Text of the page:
Over the past three weeks or so, the world has transformed to a virtual reality for education, business, social and communal life. Jewish Atlanta has mobilized right along with it while preparing for one of the most widely observed holidays, bringing families and community together to celebrate our deliverance from slavery to freedom.
Although we are no longer slaves, there’s still a sense of bondage all are feeling cooped up in their homes for the global cause: saving lives. Still, wanting to bring the community together, at least figuratively through technology, various Jewish communal organizations decided to hold virtual seders. You will find more than a handful of them on AJT’s Calendar within these pages and on the Atlanta Jewish Connector online. As of deadline, there were at least five seders on the first night of Passover conducted by various synagogues and organizations listed on the Connector, and at least four on the second night.
We also include in this Passover issue stories about a few of the virtual seders that began March 26 and continue through April 13. There’s the annual women’s seder sponsored by the National Council of Jewish Women and Congregation Or Hadash that became a mini-seder via 60 computers across the globe.
Another interesting livestreamed program was The Downtown Seder presented by City Winery Monday, April 6, including celebs Peter Yarrow, Speech of Arrested Development, Congressman Jerry Nadler asking four important questions; Al Franken from his shower; and comedian Seth Herzog performing the 10 plagues.
Also Monday night, a virtual Unity Seder took place on Zoom with leaders from various faith and ethnic communities from around Atlanta sharing messages of hope and unity. About 150 people attended virtually.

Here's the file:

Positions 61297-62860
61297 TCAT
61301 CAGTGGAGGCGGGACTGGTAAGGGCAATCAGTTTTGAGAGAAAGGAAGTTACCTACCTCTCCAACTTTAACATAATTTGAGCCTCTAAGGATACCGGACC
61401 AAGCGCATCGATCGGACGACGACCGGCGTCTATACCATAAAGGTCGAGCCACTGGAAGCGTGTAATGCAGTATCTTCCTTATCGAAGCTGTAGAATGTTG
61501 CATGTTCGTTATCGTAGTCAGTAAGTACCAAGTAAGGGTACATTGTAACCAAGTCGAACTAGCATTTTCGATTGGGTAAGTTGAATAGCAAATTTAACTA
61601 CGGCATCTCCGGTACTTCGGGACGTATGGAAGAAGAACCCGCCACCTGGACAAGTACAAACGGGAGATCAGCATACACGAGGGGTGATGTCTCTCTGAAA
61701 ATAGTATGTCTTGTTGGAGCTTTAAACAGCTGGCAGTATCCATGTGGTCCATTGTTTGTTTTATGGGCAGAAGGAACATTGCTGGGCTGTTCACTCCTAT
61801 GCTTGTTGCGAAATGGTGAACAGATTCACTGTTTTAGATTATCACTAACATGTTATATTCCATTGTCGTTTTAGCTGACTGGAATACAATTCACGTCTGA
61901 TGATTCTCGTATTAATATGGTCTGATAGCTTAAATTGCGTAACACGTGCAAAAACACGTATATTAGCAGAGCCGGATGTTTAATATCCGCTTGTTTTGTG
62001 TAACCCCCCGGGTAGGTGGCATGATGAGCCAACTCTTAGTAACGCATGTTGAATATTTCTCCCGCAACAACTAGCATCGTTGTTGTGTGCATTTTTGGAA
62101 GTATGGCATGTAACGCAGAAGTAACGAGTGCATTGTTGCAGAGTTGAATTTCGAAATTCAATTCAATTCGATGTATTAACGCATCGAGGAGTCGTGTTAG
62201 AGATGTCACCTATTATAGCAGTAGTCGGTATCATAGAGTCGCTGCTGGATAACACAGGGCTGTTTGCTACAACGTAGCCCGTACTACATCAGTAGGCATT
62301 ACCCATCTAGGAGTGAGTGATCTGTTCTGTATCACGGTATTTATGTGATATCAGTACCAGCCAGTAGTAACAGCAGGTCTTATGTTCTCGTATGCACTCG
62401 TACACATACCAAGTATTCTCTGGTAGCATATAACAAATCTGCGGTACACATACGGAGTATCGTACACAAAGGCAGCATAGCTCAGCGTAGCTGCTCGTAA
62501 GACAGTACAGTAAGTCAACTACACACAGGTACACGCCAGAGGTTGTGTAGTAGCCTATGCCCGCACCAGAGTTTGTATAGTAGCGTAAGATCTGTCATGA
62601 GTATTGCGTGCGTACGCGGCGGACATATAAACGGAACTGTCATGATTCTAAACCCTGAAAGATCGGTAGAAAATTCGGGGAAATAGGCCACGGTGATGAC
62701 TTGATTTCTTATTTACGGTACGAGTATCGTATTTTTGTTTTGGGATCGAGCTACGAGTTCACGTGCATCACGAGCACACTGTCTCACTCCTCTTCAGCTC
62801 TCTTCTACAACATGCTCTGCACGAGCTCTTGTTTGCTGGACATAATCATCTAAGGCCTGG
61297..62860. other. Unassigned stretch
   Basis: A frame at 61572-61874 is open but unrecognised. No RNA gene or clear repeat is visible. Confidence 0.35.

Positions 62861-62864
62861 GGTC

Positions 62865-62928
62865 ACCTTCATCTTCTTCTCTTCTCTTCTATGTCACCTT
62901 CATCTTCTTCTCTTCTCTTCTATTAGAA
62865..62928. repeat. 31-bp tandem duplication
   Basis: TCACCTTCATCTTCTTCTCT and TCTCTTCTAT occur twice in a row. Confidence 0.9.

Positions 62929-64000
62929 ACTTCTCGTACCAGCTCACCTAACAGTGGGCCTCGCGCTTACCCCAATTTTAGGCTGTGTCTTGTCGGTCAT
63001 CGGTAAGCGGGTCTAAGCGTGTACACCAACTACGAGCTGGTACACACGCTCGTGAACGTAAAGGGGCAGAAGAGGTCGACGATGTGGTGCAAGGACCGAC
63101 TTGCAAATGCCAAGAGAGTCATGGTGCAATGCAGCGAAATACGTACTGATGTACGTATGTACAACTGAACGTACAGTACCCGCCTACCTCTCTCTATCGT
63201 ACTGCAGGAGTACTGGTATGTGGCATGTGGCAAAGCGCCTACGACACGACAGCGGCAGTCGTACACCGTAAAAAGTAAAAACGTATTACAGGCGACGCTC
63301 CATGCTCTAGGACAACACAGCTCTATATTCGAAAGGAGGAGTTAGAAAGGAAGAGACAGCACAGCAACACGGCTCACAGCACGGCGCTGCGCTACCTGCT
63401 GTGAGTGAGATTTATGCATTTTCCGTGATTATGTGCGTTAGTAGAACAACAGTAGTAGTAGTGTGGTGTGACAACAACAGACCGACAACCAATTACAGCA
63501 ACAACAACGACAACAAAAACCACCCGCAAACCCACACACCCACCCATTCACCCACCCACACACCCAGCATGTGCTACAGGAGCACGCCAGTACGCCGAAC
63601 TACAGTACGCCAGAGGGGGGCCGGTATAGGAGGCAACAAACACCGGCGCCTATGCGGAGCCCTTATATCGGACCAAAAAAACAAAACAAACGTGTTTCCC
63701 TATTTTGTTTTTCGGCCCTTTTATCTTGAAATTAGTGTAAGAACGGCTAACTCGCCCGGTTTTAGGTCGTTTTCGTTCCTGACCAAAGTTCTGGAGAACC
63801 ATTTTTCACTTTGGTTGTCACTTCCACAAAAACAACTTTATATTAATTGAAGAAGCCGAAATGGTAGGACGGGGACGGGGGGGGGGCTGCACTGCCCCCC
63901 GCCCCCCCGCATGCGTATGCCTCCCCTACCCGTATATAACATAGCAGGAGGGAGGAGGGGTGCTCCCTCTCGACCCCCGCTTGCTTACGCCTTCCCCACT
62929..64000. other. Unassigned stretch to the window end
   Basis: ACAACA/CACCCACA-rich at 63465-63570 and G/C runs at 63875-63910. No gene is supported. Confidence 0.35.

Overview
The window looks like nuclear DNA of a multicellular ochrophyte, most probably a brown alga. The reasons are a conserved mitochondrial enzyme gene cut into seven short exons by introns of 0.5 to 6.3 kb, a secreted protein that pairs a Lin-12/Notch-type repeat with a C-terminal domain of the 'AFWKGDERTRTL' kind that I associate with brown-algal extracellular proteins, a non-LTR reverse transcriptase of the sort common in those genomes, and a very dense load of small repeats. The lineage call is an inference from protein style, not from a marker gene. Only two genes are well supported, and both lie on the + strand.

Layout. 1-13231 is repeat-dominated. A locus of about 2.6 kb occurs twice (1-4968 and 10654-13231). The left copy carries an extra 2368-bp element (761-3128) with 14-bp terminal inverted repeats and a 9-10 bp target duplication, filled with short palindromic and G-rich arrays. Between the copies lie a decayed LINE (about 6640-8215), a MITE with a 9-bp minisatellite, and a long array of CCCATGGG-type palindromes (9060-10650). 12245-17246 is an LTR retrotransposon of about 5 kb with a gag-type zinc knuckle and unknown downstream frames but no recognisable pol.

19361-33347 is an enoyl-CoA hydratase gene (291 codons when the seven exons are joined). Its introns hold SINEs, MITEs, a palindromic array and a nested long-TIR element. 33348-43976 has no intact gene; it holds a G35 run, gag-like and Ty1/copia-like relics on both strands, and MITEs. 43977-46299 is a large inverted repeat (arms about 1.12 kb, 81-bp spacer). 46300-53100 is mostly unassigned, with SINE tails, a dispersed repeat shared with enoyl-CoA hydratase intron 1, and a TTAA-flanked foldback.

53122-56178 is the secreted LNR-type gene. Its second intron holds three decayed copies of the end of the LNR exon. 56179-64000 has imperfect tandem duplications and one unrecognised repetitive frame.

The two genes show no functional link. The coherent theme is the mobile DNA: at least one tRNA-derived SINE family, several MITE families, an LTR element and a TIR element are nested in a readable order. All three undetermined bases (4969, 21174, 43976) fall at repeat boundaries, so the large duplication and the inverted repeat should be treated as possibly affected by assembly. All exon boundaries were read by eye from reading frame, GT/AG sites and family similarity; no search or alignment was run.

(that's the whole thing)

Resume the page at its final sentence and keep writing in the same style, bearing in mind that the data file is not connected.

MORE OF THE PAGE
“We were not planning on hosting a Unity Seder this year,” said Dov Wilker, regional director of AJC Atlanta. “However, in light of COVID-19, we decided to create an opportunity for unity before the holidays.” He said he believed it was the only seder of its kind bringing the community together “solely focused on unity.”
The program was led by Rabbi Loren Filson Lapidus of The Temple and included speakers from Atlanta churches along with the Latin and Muslim communities. Georgia Congresswoman Lucy McBath also attended.
Moishe House, which provides programming for young adults, is hosting a virtual seder on the second night. “We decided there are a lot of people who are misplaced right now in terms of their typical Passover routine,” said Josh Schwartz, who lives in the house. His sister, Rachel, a Jewish educator, will help him lead the service, he said.
“The goal is to just, while people can’t necessarily practice all the traditions around Passover in terms of celebrating with family and friends in person, our hope is to remind people how to connect to Passover and give them the opportunity to celebrate it the best they can given these unseen circumstances,” Schwartz said.
“We’re handing out our own haggadah we’re custom developing. We’re also doing a cookbook of five or six recipes around matzah. Also, the necessities of what’s on a seder plate. Those two ideas have been well-received and also well-supported.”
Even after Passover, there are opportunities for communal unity. The first virtual Hunger Seder takes place Monday, April 13. The seder is an interfaith event re-imagining the traditional Passover seder that includes learning about hunger and food insecurity, problems and community-led solutions, according to the Jewish connector listing. “Join the Jewish Community Relations Council, Jewish and other faith partners for an online evening of Passover symbolism, presentations from experts, and breakout discussions. Their theme this year is urban community farming and gardening,” the listing states.
For more information about virtual seders, visit www.atlantajewishconnector.com.